By 14 January, the opera’s definitive title had become Rigoletto. The one demand which was non-negotiable was the change of the title of the opera from The Curse, “La Maledizione”.
The opera premiered in a sold-out La Fenice, as the first part of a double bill with a ballet. Gaetano Mares conducted, and the sets were designed and executed by Giuseppe Bertoja and Francesco Bagnara. The opening night was a complete triumph, especially the scena drammatica and the Duke’s “La donna è mobile“, which was sung in the streets the next morning (Verdi had maximised the aria’s impact by only revealing it to the cast and orchestra a few hours before the premiere, and forbidding them to sing, whistle or even think of the melody outside of the theatre) Many years later, Giulia Cora Varesi, the daughter of Felice Varesi (the original Rigoletto), described her father’s performance at the premiere. Varesi was very uncomfortable with the false hump he had to wear; he was so uncertain that, even though he was quite an experienced singer, he had a panic attack when it was his turn to enter the stage. Verdi immediately realised he was paralysed and roughly pushed him on the stage, so he appeared with a clumsy tumble. The audience, thinking it was an intentional gag, was very amused.
Rigoletto was a great box-office success for La Fenice and Verdi’s first major Italian triumph since the 1847 premiere of Macbeth in Florence. It initially had a run of 13 performances and was revived in Venice the following year, and again in 1854. Despite a rather disastrous production in Bergamo shortly after its initial run at La Fenice, the opera soon entered the repertory of Italian theatres. By 1852, it had premiered in all the major cities of Italy, although sometimes under different titles due to the vagaries of censorship From 1852, it also began to be performed in major cities worldwide, reaching as far afield as Alexandria and Constantinople in 1854 and both Montevideo and Havana in 1855. The British premiere took place on 14 May 1853 at the Royal Opera House, Covent Garden in London with Giovanni Matteo Mario as the Duke and Giorgio Ronconi as Rigoletto. In the US, the opera was first seen on 19 February 1855 at New York’s Academy of Music in a performance led by the Max Maretzek Italian Opera Company.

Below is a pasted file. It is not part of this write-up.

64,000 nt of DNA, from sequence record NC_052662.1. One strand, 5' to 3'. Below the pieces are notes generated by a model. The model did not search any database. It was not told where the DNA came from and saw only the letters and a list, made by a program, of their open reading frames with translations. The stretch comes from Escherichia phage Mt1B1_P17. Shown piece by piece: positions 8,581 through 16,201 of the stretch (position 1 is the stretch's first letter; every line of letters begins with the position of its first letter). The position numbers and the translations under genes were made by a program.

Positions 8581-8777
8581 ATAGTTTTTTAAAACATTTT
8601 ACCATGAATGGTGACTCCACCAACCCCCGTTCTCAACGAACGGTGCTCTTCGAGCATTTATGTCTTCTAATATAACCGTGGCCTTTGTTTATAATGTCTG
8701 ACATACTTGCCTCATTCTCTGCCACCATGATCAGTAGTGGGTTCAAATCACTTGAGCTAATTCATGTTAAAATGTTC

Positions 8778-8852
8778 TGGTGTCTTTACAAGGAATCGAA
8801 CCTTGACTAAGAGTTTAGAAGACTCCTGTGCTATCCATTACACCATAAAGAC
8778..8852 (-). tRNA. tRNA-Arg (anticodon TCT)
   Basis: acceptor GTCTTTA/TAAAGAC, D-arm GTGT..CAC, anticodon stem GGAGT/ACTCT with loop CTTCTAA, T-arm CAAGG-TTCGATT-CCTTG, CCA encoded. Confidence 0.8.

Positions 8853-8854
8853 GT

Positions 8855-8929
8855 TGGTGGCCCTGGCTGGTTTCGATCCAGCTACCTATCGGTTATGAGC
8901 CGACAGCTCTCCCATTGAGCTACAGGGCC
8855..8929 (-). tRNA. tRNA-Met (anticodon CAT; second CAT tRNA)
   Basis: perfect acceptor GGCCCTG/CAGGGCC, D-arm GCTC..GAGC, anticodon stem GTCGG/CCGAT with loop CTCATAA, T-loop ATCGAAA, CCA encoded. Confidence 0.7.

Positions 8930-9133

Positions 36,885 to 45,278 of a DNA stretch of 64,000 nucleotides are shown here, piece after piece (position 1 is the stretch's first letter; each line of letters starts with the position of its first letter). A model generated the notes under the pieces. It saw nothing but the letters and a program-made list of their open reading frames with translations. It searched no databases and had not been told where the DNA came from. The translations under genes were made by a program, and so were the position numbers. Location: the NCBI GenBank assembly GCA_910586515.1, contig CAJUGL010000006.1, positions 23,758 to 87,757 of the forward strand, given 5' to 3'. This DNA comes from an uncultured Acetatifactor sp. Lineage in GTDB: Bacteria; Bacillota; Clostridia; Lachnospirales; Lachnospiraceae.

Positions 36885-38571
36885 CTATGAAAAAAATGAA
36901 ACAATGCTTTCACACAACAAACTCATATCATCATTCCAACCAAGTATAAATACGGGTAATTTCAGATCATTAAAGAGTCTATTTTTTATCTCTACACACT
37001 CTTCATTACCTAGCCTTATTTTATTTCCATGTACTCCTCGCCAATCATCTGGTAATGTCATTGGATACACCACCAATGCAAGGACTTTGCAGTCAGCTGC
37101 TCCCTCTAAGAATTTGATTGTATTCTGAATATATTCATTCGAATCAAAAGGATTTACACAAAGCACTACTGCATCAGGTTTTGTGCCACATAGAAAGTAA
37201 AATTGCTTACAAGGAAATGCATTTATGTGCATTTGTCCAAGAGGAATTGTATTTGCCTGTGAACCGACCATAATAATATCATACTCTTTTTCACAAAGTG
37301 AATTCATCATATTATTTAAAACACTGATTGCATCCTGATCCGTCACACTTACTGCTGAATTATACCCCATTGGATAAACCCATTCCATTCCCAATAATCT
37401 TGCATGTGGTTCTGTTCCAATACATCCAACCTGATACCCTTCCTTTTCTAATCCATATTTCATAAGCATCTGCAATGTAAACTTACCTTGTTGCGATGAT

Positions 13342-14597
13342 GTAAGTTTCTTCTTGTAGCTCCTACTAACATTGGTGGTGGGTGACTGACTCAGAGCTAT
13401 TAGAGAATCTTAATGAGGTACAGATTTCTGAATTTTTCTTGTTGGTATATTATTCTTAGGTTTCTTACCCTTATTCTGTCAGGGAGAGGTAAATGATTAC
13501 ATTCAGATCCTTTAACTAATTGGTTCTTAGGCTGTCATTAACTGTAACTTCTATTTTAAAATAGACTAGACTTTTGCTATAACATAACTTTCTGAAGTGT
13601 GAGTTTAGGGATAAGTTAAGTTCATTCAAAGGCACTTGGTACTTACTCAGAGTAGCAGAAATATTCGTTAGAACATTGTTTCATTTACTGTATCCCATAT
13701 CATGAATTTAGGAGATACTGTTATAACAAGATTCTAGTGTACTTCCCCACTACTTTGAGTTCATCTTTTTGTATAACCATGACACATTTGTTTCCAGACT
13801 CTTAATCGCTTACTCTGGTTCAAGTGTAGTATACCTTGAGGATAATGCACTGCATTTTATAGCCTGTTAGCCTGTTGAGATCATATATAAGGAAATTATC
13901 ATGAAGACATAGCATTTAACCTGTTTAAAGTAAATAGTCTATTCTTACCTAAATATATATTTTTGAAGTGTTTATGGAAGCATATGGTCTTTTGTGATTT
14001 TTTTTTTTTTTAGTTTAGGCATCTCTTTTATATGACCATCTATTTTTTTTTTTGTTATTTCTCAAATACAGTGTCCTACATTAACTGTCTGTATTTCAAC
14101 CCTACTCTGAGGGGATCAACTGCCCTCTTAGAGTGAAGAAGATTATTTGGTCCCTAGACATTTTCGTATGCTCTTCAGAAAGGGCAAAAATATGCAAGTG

The current Metropolitan Opera Company production is directed by Bartlett Sher, a director whose work generally pleases, but who can occasionally, make disastrous decisions in planning or executing his production. Conrad L. Osborne has enumerated the problems. The basic problem involves not giving the “curse” its full due.